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Is Your Sublet Policy Letting You Down?

New York City

Sublet Policy
Sept. 9, 2016

All happy families may be alike, but it’s safe to say that no two co-ops are exactly alike. And one area where boards need to tailor the building’s policy to its personality is in subletting. For some co-ops, subletting is anathema; for others, it’s a grudgingly accepted fact of life; and for others, when well regulated, it’s a welcome source of revenue both for shareholders and the corporation.

As a building’s demographic changes – growing grayer, say, or skewing to younger couples with children – boards need to make sure their sublet policy is in line with the current shareholders’ needs. The process for updating the policy will depend on the rules contained in the proprietary lease, say a panel of lawyers convened by Brick Underground.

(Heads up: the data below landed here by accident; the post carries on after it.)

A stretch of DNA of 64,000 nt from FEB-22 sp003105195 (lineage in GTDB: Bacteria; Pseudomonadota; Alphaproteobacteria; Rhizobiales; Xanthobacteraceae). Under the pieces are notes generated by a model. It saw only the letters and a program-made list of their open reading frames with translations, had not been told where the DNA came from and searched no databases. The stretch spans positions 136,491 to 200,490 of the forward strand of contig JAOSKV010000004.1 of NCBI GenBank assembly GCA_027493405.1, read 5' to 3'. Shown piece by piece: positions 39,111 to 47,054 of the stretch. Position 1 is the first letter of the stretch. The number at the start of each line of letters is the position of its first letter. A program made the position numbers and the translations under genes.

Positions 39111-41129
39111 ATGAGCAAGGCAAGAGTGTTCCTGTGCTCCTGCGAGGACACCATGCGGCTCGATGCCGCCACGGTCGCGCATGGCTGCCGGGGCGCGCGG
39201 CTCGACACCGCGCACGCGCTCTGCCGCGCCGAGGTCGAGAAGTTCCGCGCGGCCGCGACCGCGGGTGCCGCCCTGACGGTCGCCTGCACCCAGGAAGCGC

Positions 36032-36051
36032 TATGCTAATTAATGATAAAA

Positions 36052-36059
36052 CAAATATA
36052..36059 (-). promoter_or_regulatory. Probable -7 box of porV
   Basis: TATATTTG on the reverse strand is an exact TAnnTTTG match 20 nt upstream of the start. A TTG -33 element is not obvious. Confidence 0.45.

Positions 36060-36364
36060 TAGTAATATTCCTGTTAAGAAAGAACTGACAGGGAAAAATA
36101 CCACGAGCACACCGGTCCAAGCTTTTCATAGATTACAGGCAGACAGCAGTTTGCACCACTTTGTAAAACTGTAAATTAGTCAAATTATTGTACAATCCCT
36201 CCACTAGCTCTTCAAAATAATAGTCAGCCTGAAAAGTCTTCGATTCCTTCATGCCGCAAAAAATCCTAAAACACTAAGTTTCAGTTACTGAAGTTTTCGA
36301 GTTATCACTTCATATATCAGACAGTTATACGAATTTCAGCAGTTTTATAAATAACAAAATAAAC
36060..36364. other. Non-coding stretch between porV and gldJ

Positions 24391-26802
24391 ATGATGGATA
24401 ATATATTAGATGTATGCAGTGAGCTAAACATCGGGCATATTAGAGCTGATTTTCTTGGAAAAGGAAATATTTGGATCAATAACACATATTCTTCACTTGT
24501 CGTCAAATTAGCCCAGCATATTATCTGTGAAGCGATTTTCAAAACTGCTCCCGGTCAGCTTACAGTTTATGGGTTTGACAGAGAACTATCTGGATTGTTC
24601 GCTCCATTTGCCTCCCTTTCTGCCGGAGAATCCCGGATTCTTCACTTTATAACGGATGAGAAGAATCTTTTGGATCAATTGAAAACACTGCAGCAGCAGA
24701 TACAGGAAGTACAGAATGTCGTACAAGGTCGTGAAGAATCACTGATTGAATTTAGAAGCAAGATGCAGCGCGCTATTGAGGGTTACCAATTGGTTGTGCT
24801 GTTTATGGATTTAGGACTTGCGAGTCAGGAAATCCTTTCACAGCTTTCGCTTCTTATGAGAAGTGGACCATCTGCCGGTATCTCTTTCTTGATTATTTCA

"Typically a change such as this would entail modifying the bylaws and likely the proprietary lease and, more often than not, would entail a shareholder vote," says attorney Dean Roberts of Norris, McLaughlin & Marcus. "However, some co-operative documents allow the board to make a change such as this in sublet policy."

If there's nothing written in the proprietary lease regarding sublets, the board of directors would technically have the power to establish new policies at its own discretion. But if you'd like to amend your current proprietary lease to loosen the rules for subletting, your board will need to put the issue to a shareholder vote, and will typically need approval of a 75-percent “super-majority.”

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